Energy production and storage are central problems for our time. In principle, abundant energy is available from the sun to run the earth in a sustainable way. Solar energy can be directly harnessed by agricultural and photovoltaic means, but the sheer scale of the energy demand poses severe challenges, for example any major competition between biomass production and food production would simply transfer scarcity from energy to food. Indirect use of solar energy in the form of wind looks also promising, especially for those regions not blessed with abundant sunlight. Other modes such as tidal and wave energy may well become important niche players.
Inorganic chemistry plays a decisive role in the development of new energy technologies and this Volume covers some promising modes of alternative energy production and storage that minimize the atmospheric burden of fossil-derived carbon monoxide. No one production or storage mode is likely to dominate, at least at first, and numerous possibilities need to be explored to compare their technical feasibility and economics. This provides the context for a broad exploration of novel ideas that we are likely to see in future years as the field expands.
This Volume covers a wide range of topics, such as: – Water splitting, only water is a sufficiently cheap and abundant electron source for global exploitation; – Energy conversion by photosynthesis; – Molecular catalysts for water splitting; – Thermochemical water splitting; – Photocatalytic hydrogen production; – Artificial photosynthesis, progress of the Swedish Consortium; – Hydrogen economy; – Reduction of carbon dioxide to useful fuels; – Conversion of methane to methanol; – Dye sensitized solar cells; – Photoinitiated electron transfer in fuel cells; – Proton exchange membranes for fuel cells; – Intermediate temperature solid oxide fuel cells; – Direct Ethanol fuel cells; – Molecular catalysis for fuel cells; – Enzymes and microbes in fuel cells; – Li-Ion batteries; – Magic Angle Spinning NMR studies of battery materials; Supercapacitors and electrode materials.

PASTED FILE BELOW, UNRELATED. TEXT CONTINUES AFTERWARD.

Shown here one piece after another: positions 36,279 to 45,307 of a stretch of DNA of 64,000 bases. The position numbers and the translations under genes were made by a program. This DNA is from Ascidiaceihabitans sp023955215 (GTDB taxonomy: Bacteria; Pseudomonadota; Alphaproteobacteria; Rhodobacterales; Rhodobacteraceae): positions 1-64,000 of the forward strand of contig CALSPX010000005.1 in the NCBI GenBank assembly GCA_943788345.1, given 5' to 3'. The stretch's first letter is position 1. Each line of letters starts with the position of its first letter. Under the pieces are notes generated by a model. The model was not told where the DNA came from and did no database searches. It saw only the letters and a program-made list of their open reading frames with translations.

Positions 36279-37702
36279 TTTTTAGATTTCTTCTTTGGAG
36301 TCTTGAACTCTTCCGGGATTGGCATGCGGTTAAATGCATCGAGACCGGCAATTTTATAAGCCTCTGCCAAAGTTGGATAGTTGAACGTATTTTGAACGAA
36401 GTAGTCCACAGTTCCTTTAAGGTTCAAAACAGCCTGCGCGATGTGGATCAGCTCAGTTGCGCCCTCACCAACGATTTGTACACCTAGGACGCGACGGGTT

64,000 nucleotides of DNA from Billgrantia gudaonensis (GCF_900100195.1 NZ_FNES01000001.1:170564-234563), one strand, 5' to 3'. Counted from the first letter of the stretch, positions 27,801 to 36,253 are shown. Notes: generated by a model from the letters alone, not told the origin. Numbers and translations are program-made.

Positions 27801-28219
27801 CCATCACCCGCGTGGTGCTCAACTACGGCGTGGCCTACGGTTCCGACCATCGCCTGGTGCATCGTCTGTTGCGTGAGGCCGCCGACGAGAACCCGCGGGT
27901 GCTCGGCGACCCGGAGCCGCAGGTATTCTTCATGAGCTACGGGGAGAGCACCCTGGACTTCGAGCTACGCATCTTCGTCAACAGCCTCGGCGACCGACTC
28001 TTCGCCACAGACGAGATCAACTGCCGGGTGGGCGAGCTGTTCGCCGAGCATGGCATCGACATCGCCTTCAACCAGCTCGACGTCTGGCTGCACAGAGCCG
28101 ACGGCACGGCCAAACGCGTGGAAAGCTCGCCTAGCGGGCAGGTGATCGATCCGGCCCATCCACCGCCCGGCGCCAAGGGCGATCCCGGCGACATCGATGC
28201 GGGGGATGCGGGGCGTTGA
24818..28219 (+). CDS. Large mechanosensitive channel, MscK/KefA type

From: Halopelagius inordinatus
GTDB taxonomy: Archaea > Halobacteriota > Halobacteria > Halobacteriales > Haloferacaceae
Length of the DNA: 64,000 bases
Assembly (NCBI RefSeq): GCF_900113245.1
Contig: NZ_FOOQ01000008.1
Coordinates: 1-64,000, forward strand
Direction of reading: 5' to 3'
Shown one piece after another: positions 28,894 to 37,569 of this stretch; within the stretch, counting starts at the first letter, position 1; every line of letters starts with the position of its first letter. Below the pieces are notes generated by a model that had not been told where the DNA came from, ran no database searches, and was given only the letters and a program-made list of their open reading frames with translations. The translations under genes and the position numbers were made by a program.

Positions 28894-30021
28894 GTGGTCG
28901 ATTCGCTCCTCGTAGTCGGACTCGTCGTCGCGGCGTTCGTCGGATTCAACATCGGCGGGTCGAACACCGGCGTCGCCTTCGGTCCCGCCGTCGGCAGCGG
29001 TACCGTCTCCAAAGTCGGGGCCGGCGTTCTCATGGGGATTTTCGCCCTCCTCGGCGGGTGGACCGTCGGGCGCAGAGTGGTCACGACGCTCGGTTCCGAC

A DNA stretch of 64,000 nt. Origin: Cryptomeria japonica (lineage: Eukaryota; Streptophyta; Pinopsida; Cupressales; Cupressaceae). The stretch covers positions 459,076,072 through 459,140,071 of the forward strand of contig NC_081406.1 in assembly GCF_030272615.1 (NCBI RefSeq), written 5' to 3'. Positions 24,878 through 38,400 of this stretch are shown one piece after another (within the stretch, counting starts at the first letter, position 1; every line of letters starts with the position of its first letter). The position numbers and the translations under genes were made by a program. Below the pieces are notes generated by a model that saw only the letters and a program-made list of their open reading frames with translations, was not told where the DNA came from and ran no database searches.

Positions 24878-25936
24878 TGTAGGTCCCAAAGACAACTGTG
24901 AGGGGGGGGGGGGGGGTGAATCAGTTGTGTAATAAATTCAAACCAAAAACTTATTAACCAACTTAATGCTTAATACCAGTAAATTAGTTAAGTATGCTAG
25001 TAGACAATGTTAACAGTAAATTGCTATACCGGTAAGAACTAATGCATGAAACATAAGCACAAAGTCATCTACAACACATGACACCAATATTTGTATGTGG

About EIC Books
The Encyclopedia of Inorganic Chemistry (EIC) has proved to be one of the defining standards in inorganic chemistry, and most chemistry libraries around the world have access either to the first or second print edition, or to the online version. Many readers, however, prefer to have more concise thematic volumes, targeted to their specific area of interest. This feedback from EIC readers has encouraged the Editors to plan a series of EIC Books, focusing on topics of current interest. They will appear on a regular basis, and will feature leading scholars in their fields. Like the Encyclopedia, EIC Books aim to provide both the starting research student and the confirmed research worker with a critical distillation of the leading concepts in inorganic and bioinorganic chemistry, and provide a structured entry into the fields covered.
This volume is also available as part of Encyclopedia of Inorganic Chemistry, 5 Volume Set.
This set combines all volumes published as EIC Books from 2007 to 2010, representing areas of key developments in the field of inorganic chemistry published in the Encyclopedia of Inorganic Chemistry. Find out more.
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